The Streaming Services Most Vulnerable to a Strike

Cheyne Gateley/VIP+

The threat of a major production stoppage looms as the International Alliance of Theatrical Stage Employees (IATSE) negotiates with the Alliance of Motion Picture and Television Producers (AMPTP) for more favorable working conditions. 

IATSE, a union representing over 150,000 crew members in the U.S. and Canada, is pushing for the AMPTP, a body representing the major entertainment studios and networks, for changes including longer rest periods between productions, greater assurances that meal breaks will be honored and higher pay for work on video streaming projects.  

It was never guaranteed that a strike would even occur. But now that IATSE has set a deadline (Monday 10/18 at 12:01 a.m.) for the AMPTP to agree to negotiations, a Hollywood strike has never felt more imminent.  

An IATSE strike would effectively shut down the vast majority of film and TV production across the U.S., with productions from major streamers (including Apple TV+ and Netflix, for example) being included. 

But Apple TV+, which launched in November 2019, stands out as the video streaming service most likely to be hurt by a stoppage in productions. As of August 2021, the video streaming service only had 18 movies and 54 seasons of TV shows on its U.S. catalog, according to Ampere Analysis. That catalog is far smaller than that of Disney+, HBO Max and Peacock, which all launched between November 2019 and the first half of 2020.  

Showtime and Starz look relatively exposed to a strike as well when considering their relatively small TV libraries when compared to Disney+, HBO Max or Peacock. But consider that the premium networks (i.e. HBO, Showtime and Starz) have agreements with IATSE that don’t expire until the end of 2022. So Showtime and Starz would not see a disruption in their productions in the same way Apple TV+ would if talks between IATSE and AMPTP don’t materialize. 

The looming strike highlights the risks of a streamer like Apple TV+ that refuses to make big plays for rerun hits like “Friends” or “Seinfeld.” This aversion to licensing explains why nearly 80% of Apple TV+’s U.S. catalog is original content, a figure significantly higher than that of its major streaming competitors.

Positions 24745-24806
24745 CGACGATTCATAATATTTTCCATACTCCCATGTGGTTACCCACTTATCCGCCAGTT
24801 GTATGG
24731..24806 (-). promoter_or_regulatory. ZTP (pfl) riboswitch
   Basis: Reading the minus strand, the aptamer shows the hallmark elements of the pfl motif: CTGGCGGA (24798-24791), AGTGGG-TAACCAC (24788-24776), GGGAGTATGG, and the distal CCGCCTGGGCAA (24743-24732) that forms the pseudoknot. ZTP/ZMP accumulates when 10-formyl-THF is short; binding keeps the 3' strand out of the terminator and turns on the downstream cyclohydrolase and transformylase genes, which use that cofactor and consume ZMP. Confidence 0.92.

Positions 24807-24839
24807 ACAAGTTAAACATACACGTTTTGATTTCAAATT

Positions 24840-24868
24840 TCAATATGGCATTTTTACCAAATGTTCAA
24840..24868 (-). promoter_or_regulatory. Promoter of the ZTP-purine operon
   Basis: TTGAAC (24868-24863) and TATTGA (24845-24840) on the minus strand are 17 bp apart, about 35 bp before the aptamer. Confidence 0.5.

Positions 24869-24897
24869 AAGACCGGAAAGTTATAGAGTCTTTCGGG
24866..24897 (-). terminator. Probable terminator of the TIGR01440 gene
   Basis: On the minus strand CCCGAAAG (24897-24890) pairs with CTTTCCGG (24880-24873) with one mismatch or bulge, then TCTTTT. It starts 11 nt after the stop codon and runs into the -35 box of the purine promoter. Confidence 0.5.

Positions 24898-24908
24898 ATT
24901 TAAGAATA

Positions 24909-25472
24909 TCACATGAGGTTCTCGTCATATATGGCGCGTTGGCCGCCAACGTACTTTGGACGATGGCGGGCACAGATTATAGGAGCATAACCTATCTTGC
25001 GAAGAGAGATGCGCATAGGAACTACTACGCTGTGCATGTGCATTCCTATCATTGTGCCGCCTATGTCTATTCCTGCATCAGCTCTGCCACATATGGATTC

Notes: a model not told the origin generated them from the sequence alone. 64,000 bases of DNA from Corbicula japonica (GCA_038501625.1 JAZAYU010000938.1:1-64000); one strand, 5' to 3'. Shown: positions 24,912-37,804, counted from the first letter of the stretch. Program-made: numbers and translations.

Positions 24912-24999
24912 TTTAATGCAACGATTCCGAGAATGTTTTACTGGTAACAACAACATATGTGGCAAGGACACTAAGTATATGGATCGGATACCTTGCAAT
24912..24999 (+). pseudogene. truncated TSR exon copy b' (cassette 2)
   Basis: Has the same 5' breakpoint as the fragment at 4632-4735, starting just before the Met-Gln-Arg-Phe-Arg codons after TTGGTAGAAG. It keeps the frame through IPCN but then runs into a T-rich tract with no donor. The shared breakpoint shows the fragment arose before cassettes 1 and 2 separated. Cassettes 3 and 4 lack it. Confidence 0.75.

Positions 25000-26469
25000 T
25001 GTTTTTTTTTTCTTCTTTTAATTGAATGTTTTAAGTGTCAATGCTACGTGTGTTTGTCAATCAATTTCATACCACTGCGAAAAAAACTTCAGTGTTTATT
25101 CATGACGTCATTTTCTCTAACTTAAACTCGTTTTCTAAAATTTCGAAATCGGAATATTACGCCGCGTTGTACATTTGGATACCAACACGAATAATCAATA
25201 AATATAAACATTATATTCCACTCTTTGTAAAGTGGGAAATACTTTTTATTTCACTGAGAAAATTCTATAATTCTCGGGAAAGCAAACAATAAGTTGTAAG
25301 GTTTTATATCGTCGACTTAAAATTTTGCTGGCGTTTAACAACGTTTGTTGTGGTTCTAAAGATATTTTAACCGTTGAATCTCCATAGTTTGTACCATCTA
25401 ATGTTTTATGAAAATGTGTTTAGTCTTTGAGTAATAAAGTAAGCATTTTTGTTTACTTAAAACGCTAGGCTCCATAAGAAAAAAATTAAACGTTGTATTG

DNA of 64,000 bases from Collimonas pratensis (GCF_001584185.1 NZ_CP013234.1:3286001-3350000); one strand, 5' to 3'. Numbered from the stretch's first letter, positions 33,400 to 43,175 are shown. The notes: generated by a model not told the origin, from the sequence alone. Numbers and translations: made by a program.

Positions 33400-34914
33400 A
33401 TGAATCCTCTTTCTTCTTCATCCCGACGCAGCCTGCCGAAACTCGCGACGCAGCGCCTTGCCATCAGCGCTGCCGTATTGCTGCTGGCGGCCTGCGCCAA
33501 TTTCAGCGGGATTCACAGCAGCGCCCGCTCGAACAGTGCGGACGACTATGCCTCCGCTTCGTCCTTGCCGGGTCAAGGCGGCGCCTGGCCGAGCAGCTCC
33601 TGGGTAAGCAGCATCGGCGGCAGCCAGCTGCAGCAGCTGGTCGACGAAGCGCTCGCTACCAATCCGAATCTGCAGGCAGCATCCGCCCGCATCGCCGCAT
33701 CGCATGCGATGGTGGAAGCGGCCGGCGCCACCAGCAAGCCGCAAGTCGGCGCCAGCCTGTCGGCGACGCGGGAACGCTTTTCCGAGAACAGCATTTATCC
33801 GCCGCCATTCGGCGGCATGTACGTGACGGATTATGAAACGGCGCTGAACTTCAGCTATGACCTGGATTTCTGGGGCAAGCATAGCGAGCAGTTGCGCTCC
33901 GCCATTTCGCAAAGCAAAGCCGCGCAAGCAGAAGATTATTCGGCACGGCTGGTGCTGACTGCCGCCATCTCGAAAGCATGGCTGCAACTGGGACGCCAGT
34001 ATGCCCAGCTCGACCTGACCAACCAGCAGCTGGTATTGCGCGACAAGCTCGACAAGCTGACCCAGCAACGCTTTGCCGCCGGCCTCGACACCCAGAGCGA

Apple TV+ since launch has focused a lot on prestige plays (see: Emmy winner “The Morning Show” and Sundance purchase “CODA”), and that very strategy is incongruous with trying to quickly amass a big library. But Apple is now focusing on bigger-budgeted TV projects like “Foundation” that may help it appeal to global audiences in addition to critics. 

Moreover, The Information recently reported that Apple TV+ is looking to double its output of content in 2022 after finding success with its critic- and crowd-pleasing series “Ted Lasso.” 

But those plans would be jeopardized by a strike. As of September, Apple had 70 commissioned TV series in production globally, with most of those TV series being produced in North America, according to Ampere. 

Other streamers would certainly be set back by an IATSE strike as well. Netflix and Amazon both had over 100 TV series in production in North America as of September, for example, and are both looking to accelerate output after COVID production delays. 

As Netflix’s global head of TV, Bela Bajaria, recently said, “A strike in any place when it comes to production, we keep an eye on.”